6. Legally the cops might be able to do this, but let’s be fair dinkum…pull the bloke over after the first offence! I understand that the cops have a job to do, but all this does is ramp up anti-police sentiment.

  7. That’s exactly why QLD is a totally stuffed place to ride a bike. The coppers are nothing but arseholes up there. I avoid QLD at all costs.

  8. stanley river road in fact most of the roads around the ranges there get a lot of police attention especially weekends. You just have to be very aware of who is around you if you intend to something illegal

  9. Many years ago I was tailgated up a tight & twisty dark mountain road and felt pressured to speed up. I didn’t speed, just took corners harder, partly crossing double lines. Top of the mountain, on came police lights and he wanted to do me for 11x double line crossings. Not sure how, but I talked my way out of it. No idea why he tailgated me. Very close to being a bad night.

    1. Police acting in a way which causes you to something illegal, which you would otherwise not have done, is called entrapment. It’s illegal for police to do it, they know that, & courts take a dim view of entrapment.

  10. When they do things like this it only proves that revenue and the quotas are more important to them than safety!
    But at least it wasn’t some lunatic in an unmarked car chasing after him risking his life and everyone else’s just for a minor traffic offence.

  11. This is legal and it hurts. I’ve had a couple of instances where I’ve worn multiple offences all at once. The accusations by the cops were all legit, so I wasn’t saying that I wasn’t doing anything wrong (according to the law), but it annoyed me that not only overtaking on solid white lines were added together, so were the number of times the officer following me actually got me on the radar as I overtook on each individual overtaking manoeuvre at 20kmh over the limit. I didn’t bother fighting in court as it wouldn’t get anywhere… 5 years later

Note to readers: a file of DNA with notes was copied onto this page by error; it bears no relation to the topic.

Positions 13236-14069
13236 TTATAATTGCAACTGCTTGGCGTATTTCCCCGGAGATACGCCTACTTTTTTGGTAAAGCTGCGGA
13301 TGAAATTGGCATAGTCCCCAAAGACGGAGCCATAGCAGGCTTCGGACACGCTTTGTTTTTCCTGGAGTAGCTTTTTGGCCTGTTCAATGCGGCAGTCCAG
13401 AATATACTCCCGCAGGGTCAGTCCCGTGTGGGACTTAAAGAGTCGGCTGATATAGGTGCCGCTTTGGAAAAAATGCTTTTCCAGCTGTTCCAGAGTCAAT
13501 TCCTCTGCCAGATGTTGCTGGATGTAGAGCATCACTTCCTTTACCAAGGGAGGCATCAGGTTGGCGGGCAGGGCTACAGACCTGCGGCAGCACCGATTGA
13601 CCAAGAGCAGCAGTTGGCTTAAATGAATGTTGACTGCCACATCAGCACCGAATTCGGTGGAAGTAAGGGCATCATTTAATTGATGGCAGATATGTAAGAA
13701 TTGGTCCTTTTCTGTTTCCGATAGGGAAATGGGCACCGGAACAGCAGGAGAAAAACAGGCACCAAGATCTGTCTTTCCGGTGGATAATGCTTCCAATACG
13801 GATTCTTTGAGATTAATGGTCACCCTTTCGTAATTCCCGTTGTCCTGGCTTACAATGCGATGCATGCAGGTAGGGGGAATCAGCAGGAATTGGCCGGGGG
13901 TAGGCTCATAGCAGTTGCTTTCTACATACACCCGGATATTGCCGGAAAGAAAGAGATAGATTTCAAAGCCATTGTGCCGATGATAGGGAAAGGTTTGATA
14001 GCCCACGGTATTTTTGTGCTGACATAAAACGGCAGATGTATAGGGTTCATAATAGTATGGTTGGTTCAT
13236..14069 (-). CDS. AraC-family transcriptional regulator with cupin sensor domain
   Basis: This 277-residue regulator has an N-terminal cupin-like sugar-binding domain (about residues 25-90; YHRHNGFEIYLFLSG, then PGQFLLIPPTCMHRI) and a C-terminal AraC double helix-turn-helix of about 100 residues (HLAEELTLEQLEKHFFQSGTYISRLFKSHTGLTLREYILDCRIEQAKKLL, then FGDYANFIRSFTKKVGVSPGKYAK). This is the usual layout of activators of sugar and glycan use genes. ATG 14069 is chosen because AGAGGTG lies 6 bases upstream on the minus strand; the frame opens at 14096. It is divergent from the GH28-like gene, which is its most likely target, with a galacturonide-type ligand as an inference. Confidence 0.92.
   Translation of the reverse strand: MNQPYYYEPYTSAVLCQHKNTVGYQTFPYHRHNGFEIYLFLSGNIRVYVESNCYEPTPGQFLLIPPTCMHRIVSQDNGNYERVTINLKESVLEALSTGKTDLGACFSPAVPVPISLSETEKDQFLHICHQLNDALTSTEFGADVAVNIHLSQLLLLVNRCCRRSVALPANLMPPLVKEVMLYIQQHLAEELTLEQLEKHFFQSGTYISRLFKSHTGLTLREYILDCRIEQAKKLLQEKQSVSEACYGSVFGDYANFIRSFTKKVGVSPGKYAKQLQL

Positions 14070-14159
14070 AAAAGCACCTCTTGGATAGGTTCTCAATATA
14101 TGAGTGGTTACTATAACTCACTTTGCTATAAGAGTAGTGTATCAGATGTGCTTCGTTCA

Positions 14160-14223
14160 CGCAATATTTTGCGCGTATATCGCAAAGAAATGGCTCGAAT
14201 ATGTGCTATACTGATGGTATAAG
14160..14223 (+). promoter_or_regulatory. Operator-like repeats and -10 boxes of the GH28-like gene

When I got everything back, I once again got done doing the wrong thing multiple times. This time I took it to court and I got lucky as the magistrate lumped each offence together for a single conviction/penalty. That saved me a lot of money and time off the road. His comment during the sentence was that “sometimes the cops can go a little overboard when it comes to motorcyclists, so I’ll give you a break and treat them all as one”.

    A few weeks later I came across a guy at a usual haunt for motorcyclists to stop at doing the Putty/Wollombi loop. This guy comes over and says to me with a smile on his face, “let’s hope they don’t count them all today, hey?!” Yep, that magistrate was a rider too and he went on to tell me that had also been in trouble and received multiple offences the month before he saw me in court so knew exactly what had happened, when and why, and why he ‘helped’ me with some leniency.

      1. Pitty such magistrates are far and few in between, as most uphold laws that are clearly, or less so, injust, i stead of trowing them out of court with a clear message to the legislature to try again!